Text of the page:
AC BioScience has three drugs in development for fighting cancer.
Our medical objective is to validate and bring to clinical use, a novel approach to improve the treatment of metastatic pancreatic adenocarcinoma using a proangiogenic molecule S1P lyase inhibitor acting as a tumor vascular normalizer.
Our S1P lyase inhibitor ACB2003.4, patented for oncology applications, is a repurposed molecule LX2931/LX3305 originally developed by Lexicon Pharmaceuticals Inc. in the United States for the treatment of rheumatoid arthritis. All pre-clinical and regulatory studies were completed for this molecule in accordance with U.S. regulatory guidelines, and Phase 1 and 2 clinical studies were conducted under an Investigational New Drug application (IND). As part of a collaboration agreement with Lexicon Pharmaceuticals Inc., we have now been granted the rights to use this drug in oncology applications and to make use of all their previous pharmacological, CMC and clinical trial Phase 1 data; favourable comments received from a Scientific Advice submitted to the European Medicines Agency (EMA) for oncology applications now clears the way for a CTA to the regulatory authority in France to commence with a clinical trial Phase 2/3 in mid-2022. Clinical trials will be carried out at the Salpétrière Hospital in Paris.
A successful clinical proof of concept study in metastatic pancreatic adenocarcinoma patients would provide a premise for a similar strategy to be implemented for all poorly vascularized solid tumors, thus, providing a transformative new standard for cancer treatment.
Pancreatic cancer is characterized by excessive dense extracellular matrix deposition associated to vascular collapse and hypoxia with low
drug delivery, explaining at least partly the low efficacy of antiangiogenic drugs in this cancer (Longo et al. 2016, Katsuta et al., 2019).
Frequent failures of chemotherapy treatments in clinical applications are due to their inability to reach the tumor cells, particularly in instances of a vascular disruption of abnormal tumor vessels. Re-instating vascular normalization is therefore one of the key prerequisites for efficient therapy.
The proangiogenic S1P metabolism modulators act as a tumor vascular normalizer. They work by re-building a functional vascular network, thereby improving the blood flow to – and oxygenation of – tumor tissue. Along these lines, and based on clinical observations, the company has developed a new paradigm – in contrast to the prevailing antiangiogenic doctrine – in the form of a neo-adjuvant therapy using a proangiogenic molecule acting as a tumor vascular normalizer and in fine improving drug delivery and treatment efficacy for all type of chemotherapy (except those with antiangiogenic molecules) and radiotherapy. Experimental proof of concept has been demonstrated both in clinical observations and also in a mouse model bearing a pancreatic adenocarcinoma where the combination of gemcitabine and S1P lyase inhibitor displayed a strong antitumor superiority compared to gemcitabine alone.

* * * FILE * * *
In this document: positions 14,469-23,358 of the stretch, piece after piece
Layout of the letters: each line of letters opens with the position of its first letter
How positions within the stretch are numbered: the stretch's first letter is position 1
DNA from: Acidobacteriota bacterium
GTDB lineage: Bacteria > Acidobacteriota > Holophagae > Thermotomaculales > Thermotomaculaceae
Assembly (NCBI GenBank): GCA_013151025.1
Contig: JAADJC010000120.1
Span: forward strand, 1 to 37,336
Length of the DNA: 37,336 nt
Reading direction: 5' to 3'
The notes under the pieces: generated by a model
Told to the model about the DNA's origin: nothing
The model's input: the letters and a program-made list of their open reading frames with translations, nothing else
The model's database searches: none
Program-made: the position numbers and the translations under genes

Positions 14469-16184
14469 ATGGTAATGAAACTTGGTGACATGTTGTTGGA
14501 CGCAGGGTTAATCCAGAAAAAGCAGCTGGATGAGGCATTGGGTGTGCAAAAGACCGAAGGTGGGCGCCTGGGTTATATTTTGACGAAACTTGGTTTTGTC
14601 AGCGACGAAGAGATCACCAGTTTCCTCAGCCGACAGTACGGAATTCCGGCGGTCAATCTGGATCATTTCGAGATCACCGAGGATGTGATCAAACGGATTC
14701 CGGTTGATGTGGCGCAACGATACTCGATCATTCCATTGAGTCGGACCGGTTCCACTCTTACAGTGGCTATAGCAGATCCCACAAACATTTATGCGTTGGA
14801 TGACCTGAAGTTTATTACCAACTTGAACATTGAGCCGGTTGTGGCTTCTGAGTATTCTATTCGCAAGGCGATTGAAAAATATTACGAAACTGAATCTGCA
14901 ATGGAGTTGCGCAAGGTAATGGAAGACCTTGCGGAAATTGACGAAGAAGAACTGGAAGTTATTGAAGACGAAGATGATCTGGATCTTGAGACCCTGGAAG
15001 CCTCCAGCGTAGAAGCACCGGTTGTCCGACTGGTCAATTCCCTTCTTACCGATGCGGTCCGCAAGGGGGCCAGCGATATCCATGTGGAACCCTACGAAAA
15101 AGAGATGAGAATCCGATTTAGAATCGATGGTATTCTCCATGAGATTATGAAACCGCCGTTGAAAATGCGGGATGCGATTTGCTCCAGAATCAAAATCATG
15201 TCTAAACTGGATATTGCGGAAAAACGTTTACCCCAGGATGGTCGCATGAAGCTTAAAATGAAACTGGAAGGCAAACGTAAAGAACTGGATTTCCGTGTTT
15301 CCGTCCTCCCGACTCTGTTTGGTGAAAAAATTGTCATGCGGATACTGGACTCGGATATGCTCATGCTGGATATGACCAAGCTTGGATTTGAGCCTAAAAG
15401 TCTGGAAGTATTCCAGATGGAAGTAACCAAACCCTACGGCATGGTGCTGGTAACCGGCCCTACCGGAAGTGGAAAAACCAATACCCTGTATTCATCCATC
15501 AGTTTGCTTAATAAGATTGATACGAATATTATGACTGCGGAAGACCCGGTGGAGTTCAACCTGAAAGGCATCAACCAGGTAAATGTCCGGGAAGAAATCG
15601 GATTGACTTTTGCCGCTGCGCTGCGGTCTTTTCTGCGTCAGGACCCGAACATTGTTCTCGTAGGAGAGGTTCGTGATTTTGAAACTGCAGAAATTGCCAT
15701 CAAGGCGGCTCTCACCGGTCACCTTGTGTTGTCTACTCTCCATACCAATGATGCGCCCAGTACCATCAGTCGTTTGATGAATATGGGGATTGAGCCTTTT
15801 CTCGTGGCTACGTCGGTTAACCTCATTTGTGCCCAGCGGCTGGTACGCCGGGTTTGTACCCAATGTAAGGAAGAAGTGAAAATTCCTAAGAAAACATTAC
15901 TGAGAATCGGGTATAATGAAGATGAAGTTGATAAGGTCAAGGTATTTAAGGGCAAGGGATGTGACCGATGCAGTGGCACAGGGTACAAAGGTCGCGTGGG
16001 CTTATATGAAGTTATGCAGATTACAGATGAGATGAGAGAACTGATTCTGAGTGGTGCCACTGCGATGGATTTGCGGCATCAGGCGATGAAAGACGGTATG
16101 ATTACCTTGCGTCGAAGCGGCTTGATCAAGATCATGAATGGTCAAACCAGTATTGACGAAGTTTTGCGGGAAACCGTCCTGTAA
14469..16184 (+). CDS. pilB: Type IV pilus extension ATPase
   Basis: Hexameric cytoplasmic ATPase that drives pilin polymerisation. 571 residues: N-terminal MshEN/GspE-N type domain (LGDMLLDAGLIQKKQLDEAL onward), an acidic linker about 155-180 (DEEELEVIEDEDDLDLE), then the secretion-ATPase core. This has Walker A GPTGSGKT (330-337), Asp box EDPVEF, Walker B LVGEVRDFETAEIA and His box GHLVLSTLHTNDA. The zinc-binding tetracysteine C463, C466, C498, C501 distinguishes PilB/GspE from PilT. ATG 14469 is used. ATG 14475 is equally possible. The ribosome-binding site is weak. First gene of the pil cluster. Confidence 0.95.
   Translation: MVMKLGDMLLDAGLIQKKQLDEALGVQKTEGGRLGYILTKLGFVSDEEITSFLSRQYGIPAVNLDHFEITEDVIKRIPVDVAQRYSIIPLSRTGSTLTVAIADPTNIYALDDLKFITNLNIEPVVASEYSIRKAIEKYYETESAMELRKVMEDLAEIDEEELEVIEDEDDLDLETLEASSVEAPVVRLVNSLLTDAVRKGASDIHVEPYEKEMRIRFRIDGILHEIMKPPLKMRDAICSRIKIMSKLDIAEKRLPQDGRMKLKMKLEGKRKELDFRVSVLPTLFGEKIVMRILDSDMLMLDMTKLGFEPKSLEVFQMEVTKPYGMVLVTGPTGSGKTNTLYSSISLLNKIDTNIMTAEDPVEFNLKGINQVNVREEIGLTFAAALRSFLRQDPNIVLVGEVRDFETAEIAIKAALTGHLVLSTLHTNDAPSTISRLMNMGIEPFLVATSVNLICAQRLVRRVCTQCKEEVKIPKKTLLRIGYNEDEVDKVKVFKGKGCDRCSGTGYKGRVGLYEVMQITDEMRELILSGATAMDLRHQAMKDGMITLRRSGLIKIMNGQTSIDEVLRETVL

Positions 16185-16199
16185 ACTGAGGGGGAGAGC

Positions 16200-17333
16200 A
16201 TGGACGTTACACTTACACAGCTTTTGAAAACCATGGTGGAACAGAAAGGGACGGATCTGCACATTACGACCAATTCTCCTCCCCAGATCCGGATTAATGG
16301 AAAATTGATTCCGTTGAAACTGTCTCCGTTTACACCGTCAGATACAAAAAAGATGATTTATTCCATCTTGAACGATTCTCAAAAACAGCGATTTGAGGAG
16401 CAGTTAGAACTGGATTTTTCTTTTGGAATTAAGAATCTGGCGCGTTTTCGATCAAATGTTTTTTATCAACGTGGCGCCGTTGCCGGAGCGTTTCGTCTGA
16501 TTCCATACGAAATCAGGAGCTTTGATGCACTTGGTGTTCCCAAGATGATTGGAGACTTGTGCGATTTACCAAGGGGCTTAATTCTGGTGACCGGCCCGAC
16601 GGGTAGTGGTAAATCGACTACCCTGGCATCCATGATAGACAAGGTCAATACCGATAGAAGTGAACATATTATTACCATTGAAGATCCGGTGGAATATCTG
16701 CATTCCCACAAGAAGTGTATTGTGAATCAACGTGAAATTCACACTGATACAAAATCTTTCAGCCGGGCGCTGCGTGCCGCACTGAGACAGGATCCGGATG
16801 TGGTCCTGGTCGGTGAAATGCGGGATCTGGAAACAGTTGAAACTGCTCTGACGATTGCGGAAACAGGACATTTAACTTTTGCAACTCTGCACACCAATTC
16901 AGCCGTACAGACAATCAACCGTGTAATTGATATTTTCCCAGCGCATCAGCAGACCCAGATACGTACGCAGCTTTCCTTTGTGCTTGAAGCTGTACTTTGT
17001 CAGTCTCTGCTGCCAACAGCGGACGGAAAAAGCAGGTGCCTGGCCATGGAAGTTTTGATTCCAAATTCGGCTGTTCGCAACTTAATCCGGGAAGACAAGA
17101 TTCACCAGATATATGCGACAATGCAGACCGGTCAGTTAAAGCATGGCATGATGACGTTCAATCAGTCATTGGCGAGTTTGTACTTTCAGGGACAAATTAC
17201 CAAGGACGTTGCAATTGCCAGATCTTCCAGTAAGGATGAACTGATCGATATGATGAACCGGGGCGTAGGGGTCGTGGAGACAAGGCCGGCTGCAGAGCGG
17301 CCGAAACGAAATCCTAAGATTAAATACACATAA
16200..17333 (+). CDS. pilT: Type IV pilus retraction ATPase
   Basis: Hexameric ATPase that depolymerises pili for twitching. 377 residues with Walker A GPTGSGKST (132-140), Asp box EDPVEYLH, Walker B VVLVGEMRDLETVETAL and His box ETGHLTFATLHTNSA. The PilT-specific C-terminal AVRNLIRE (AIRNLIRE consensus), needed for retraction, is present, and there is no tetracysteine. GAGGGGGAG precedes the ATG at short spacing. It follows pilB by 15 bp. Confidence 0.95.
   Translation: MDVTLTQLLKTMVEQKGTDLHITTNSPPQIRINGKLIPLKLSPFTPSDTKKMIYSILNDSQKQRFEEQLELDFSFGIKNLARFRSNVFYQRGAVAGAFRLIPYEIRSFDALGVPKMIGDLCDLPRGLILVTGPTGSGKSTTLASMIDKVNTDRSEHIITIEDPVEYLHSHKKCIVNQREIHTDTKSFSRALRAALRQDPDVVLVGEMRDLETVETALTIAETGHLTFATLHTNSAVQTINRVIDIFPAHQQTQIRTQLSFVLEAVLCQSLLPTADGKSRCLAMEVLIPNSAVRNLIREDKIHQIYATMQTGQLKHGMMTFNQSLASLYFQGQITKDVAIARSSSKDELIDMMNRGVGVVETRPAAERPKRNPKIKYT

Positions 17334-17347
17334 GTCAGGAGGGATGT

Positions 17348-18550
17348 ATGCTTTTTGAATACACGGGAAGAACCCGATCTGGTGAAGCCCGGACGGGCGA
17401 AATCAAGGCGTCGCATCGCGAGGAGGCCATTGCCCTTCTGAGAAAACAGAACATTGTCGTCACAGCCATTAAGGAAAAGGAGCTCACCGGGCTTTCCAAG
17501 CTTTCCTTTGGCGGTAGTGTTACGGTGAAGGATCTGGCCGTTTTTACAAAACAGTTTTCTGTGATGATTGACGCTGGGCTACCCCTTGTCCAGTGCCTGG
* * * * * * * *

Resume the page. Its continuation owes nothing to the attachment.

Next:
A functional plasmatic biomarker has been identified, allowing the selection of a subpopulation of eligible patients for such therapy.
Our patented Beta-carboline derivative (ACB1801) is an actin dynamic modulator which induces cellular F-actin network remodeling (tumor reversal); this in turn translates into immuno-competency that allows the immune system to recognize tumor cells and thereby enhances the efficacy of checkpoint-inhibitor immune therapy. Immune checkpoint-inhibitors directly target the immune system of the body and do not harm healthy cells in the process.
Cancer cells are known to co-opt the checkpoints – in effect “hacking” the immune system – by sending out false signals indicating that the cells are healthy; this with the result that the T-cells are shut down, thus preventing the immune system from attacking the tumor cells. Checkpoint-inhibitors deactivate the “brakes” and allow the T-cells to get moving again.